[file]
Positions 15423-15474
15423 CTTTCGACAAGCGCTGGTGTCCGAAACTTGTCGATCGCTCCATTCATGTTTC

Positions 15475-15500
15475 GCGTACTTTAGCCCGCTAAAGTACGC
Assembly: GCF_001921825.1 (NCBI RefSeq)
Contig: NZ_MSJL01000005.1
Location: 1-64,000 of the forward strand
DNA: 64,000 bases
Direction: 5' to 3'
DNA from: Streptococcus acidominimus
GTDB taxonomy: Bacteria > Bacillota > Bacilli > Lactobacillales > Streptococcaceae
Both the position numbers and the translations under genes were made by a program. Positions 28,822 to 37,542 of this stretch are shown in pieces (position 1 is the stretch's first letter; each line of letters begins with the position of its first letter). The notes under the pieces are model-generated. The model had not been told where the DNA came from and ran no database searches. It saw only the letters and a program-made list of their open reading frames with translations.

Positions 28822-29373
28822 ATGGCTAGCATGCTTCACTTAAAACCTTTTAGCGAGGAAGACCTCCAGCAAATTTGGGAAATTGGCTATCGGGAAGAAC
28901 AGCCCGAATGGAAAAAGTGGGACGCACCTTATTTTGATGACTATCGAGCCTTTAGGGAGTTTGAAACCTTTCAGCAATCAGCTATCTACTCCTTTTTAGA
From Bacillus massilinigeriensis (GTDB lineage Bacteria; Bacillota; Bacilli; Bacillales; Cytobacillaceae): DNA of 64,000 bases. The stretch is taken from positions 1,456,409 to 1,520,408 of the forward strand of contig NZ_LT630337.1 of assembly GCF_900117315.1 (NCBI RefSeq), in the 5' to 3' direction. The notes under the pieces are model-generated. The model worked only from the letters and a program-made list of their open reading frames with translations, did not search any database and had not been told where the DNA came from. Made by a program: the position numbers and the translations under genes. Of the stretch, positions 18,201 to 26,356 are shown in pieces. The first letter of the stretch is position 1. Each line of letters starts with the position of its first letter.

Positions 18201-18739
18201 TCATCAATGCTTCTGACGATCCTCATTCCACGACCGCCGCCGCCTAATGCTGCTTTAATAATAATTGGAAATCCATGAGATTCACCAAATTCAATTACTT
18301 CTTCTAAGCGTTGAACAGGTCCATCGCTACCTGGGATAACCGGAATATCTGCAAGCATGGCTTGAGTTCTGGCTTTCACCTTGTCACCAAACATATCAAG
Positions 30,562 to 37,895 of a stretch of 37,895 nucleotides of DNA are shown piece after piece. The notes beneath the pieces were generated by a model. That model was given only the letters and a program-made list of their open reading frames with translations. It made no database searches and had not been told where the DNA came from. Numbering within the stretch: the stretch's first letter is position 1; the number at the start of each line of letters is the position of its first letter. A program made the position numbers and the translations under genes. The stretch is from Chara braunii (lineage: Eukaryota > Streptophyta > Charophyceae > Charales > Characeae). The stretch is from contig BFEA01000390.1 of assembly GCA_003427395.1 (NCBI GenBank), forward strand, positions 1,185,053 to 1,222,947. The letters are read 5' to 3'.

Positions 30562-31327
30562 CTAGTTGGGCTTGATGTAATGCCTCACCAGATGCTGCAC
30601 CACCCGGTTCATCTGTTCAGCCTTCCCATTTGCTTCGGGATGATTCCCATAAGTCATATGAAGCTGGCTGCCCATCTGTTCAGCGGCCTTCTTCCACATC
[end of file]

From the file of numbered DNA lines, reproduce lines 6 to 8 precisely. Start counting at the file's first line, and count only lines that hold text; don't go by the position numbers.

Contig: NZ_MSJL01000005.1
Location: 1-64,000 of the forward strand
DNA: 64,000 bases